Washington's voters declared in 2006 that 15 percent of the state's electricity must come from alternative sources — wind, solar, biomass and others — by 2020.
The interim targets are 3 percent by Jan. 1, 2012, and 9 percent by 2016. So how will anyone know whether those targets are met? And what will happen if they are not? With the first deadline just over a year away, Washington officials have begun scratching their heads about how to answer those questions.
"No one is sure how this one will quite play out," said Howard Schwartz , a senior policy analyst at the Washington Department of Commerce.
State audit manager Jasen McEathron, who is in charge of finding a way to ensure compliance by publicly owned utilities, said: "It's going to create some challenges. ... It's a new area for us."
While the Secretary of State's office will monitor publicly owned utilities, the Washington Utilities and Transportation Commission will track investor-owned utilities, and the state's Commerce Department will keep tabs on two electric power cooperatives. The Secretary of State's office and the other state agencies say they plan to work out a mutually agreeable monitoring system in 2011.
Overall, 17 power utilities in Washington are covered by Initiative 937, which passed with 52 percent of the vote in 2006. Under the law, any utility with more than 25,000 customers must comply. The law's purpose is to cut down on the emission of greenhouse gases by generating more electricity from renewable resources.
At least 20 states plus Washington, D.C., have similar laws on their books. The only other Northwest state with such a law is Montana, which has to hit the 15 percent mark by 2015.
In 2006, the initiative's supporters included numerous environmental groups, the Washington Public Utility District Association, the state Democratic Party, Republicans for Environmental Protection, some labor organizations, the League of Women Voters, U.S. Sens. Patty Murray and Maria Cantwell, plus U.S. Reps. Jay Inslee, Adam Smith, Norm Dicks, and Jim McDermott.
Opponents included the Washington Rural Electric Cooperative Association, even though most of its members are too small to be affected; Peninsula Light Co.; some individual electric cooperatives; the PUDs of Benton, Franklin, Cowlitz, Lewis, and Mason counties; the U.S. Chamber of Commerce, plus nine Washington-based chambers of commerce, including several major Puget Sound ones; the Washington Farm Bureau; and Weyerhaeuser, Boeing, and Boise Cascade.
Despite the legislation's seemingly ambitious goals, the law provides a backup plan for the 17 utilities that must meet the upcoming 3 percent goal: They are allowed to buy and sell renewable energy credits. Washington utilities falling short of the 3 percent, 9 percent, and 15 percent targets will be able to buy credits from renewable power sources elsewhere in the Northwest. Those renewable energy credits are expected to be a significant factor in enabling some Washington utilities to meet their targets.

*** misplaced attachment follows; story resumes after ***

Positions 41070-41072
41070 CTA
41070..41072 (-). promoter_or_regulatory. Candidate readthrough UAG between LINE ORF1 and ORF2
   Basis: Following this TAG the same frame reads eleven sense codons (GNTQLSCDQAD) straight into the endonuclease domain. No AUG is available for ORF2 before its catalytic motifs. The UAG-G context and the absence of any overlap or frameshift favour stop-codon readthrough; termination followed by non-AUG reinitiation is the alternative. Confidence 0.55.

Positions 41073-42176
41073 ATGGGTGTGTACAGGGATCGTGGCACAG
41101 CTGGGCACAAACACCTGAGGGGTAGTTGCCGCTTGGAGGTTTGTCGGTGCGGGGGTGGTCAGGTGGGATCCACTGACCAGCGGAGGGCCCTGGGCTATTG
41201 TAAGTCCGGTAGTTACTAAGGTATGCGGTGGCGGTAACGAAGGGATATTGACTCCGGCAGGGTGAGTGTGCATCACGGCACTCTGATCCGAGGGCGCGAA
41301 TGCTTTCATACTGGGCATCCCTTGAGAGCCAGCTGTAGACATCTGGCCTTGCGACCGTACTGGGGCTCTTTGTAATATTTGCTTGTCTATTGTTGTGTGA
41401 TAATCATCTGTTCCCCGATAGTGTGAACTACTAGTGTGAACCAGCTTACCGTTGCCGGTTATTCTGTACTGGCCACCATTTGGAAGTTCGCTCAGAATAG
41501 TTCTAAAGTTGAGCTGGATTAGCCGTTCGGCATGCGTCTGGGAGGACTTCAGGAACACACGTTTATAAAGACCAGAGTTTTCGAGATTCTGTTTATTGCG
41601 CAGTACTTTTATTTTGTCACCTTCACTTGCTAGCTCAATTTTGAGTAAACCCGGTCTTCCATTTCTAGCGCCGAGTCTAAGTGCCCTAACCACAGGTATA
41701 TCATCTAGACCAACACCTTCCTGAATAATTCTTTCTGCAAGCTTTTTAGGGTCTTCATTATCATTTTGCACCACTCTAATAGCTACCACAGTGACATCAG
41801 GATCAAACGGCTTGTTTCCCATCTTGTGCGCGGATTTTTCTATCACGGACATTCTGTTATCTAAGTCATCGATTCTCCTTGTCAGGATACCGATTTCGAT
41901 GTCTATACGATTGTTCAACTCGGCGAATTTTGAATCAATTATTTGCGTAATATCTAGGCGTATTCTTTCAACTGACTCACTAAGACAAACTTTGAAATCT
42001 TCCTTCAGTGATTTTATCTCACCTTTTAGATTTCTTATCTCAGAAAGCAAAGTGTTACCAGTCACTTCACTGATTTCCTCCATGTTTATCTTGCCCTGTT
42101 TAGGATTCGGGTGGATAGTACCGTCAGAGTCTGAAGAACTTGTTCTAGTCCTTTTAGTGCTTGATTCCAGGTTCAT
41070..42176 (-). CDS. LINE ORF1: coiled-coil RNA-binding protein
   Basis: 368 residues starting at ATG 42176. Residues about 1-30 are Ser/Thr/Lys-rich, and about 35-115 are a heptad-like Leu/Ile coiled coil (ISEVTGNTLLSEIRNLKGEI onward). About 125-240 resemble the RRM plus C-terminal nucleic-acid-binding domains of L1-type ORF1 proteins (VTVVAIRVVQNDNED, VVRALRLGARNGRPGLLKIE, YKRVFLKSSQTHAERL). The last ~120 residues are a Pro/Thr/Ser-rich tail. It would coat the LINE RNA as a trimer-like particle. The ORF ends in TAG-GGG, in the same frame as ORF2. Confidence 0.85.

Right now, averaged across a year, roughly 23.7 percent of the Northwest's electricity comes from coal, natural gas and nuclear power, according to the Washington State Department of Community Trade and Economic Development. The department's 2009 Biennial Energy Report (scroll to Page 34 of the report here) estimates that almost 73 percent of the region's power comes from hydroelectric dams — ironically considered "renewable" in other states, but not so in Washington under I-937. Another 2 percent comes from wind power, and the rest comes from a mishmash of other sources. Solar power is so small it doesn't register on the state's breakdown.
A significant portion of Washington's wind power is currently sold to California, while this state hangs on to its cheaper home-grown hydropower. California has a legal target of obtaining 20 percent of its power from renewable resources by 2017. When 2012 arrives, much of Washington's wind power is expected to be kept in this state to enable its utilities to reach their 3 percent targets.
To understand the lopsided nature of how Washington's energy is generated, consider these numbers: The Bonneville Dam near Portland can produce 1,050 megawatts of power at maximum capacity, and the Columbia Generating Station nuclear reactors can provide 1,150 megawatts. By contrast, 454 wind turbines near Walla Walla can create just 104 megawatts. A proposed major solar power site near Cle Elum would produce a maximum 73 megawatts.
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